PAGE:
Borderlines aims to produce content that is not only thoughtful but also well-written and accessible to a multidisciplinary audience. Therefore, clear, well-articulated, jargon-free prose will be highly valued when submissions are evaluated. Submit pieces to Borderlines (firstname.lastname@example.org). Please submit as a .doc or a .docx file. Images must be submitted as separate files, with position of images noted in the text.
Please also note that we are not interested in book, film or exhibition reviews. Neither are we interested in commentary about current events. Rather, we are interested in pieces that use current events or presentations as the occasion for scholarly reflection, or which contextualize current problematics by situating them in broader perspective.
We are interested in translation (with a brief introduction) of local language manuscripts and documents, or reflections about the relationship between knowledge and archive. We are also interested in interviews with lesser known figures (scholars, artists, activists). For interview style, please see Fadi Bardawil’s interview of Talal Asad in CSSAAME.
We encourage submissions in non-European languages.
Style Sheet: contributor’s Guide
Please follow the guidelines given here when submitting your piece for publication on Borderlines. We are looking for short essays that comment on scholarly happenings and controversies, review recent publications, conferences, or events, or share tantalizing snippets from new research. Please be advised that Borderlines is associated with the journal, Comparative Studies of South Asia Africa and the Middle East but it is not a digital extension of it. Publication on the Borderlines does not constitute publication in CSSAAME. Borderlines editors reserve the right to make editorial revisions in articles and reviews.
Word Count: 500 - 2,500 words, including citations.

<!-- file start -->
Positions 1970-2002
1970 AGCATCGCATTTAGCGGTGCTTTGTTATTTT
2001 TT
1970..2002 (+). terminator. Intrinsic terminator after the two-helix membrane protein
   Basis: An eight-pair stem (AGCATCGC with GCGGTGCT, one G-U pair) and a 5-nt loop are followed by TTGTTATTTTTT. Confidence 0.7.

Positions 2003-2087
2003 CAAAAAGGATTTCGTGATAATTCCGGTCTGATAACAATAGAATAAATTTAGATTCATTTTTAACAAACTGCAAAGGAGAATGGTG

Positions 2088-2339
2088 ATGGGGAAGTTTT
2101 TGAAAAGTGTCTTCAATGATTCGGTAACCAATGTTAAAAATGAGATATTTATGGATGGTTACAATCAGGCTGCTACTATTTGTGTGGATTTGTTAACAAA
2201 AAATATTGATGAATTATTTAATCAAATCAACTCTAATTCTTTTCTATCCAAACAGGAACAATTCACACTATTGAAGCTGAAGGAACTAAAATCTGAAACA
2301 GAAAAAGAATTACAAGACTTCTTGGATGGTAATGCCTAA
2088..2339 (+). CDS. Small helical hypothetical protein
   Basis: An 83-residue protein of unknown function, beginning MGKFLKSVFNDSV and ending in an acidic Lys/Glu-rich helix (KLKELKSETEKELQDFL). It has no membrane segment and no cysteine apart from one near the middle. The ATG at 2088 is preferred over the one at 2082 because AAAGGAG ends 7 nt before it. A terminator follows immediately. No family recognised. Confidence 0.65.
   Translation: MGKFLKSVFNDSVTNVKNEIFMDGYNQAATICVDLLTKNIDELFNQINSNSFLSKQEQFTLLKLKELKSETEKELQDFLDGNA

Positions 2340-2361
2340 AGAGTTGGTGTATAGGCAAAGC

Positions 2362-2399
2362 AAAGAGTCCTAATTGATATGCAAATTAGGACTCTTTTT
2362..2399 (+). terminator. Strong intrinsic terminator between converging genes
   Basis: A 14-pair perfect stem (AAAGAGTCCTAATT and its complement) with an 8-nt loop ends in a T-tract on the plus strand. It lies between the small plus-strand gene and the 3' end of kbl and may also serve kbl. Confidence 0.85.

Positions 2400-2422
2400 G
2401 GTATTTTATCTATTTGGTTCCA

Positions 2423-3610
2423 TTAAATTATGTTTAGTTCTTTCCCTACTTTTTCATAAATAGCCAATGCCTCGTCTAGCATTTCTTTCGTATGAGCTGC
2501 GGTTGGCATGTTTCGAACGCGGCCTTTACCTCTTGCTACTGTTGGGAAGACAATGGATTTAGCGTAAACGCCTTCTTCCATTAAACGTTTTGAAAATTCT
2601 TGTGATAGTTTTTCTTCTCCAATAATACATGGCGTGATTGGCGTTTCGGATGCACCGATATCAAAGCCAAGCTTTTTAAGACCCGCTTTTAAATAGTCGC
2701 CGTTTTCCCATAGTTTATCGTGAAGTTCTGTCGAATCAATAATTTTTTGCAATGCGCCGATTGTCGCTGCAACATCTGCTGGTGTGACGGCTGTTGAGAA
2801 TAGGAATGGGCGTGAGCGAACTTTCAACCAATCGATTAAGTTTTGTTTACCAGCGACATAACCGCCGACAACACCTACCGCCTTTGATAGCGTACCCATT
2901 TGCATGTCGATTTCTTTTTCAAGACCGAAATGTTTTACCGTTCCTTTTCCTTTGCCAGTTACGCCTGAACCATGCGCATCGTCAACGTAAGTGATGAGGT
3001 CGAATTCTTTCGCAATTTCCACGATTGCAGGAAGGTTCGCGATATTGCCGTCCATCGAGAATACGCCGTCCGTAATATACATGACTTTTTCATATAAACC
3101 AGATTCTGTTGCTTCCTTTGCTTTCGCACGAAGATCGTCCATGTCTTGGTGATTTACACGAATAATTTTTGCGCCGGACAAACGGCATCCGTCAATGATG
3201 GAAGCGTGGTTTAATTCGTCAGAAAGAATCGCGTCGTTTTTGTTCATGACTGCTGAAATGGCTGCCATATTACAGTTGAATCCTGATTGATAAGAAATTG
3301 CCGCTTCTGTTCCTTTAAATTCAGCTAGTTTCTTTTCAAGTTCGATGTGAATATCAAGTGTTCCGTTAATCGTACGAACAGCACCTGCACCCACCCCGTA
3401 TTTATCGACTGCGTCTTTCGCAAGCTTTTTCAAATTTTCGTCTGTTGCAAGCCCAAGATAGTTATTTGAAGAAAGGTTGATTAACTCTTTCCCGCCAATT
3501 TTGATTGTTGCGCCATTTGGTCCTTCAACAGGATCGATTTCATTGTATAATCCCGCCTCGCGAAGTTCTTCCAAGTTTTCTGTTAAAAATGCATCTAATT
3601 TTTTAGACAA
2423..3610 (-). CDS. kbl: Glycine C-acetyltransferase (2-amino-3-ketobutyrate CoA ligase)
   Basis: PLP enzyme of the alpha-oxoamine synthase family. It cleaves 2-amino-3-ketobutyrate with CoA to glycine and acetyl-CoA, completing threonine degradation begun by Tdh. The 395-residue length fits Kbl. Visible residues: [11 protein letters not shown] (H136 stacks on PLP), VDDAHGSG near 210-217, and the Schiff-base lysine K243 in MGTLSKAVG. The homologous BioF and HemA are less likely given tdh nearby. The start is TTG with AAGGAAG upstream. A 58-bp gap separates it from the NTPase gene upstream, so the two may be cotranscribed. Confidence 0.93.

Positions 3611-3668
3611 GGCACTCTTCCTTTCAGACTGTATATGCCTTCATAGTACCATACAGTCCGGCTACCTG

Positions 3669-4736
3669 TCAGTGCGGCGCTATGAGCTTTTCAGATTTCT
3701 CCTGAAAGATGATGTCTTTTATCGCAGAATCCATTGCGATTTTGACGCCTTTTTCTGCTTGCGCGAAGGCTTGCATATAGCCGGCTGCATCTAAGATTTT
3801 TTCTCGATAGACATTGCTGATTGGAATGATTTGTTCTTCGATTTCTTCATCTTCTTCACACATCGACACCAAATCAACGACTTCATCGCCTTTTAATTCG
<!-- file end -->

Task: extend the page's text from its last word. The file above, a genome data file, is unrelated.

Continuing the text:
Citations: Be sure to cite whatever you would normally cite in a paper or article. Citations are parenthetical, and should list a work’s author, title, and the page(s) to which you are referring. It is helpful to hyperlink a work’s title to Google Books, World Cat, Goodreads, the appropriate JStor link or a similar website that provides further details for readers to find that work. To the greatest extent possible, book titles should be linked to the official page maintained by the publishers. If you cannot hyperlink a work, please include publication information in your citation.
Other stylistic concerns: Place all periods and commas within quotation marks; other punctuation should e included within quotation marks only if it is part of the quotation cited. Long format quotations (more than six lines) should be free of external quotation marks and indented once, followed by an unbroken space both before and after the given passage. In general, a word should be transliterated only if there is no acceptable English equivalent. If no such equivalent is available, authors should follow the ALA-LC romanization tables for the respective language (www.loc.gov/catdir/cpso/roman.html) when possible. Translated Arabic and Persian text includes no diacritical marks except for ayn and hamza. Spelling, punctuation, use of decimals, and other conventions should follow American standards.
Contributors’ Responsibilities: All contributors are expected to abide by the academic standards of print journals, including all measures against plagiarism and observation of copyright and are responsible for securing permissions for any images or multimedia for which they do not hold the copyright or are not in the public domain.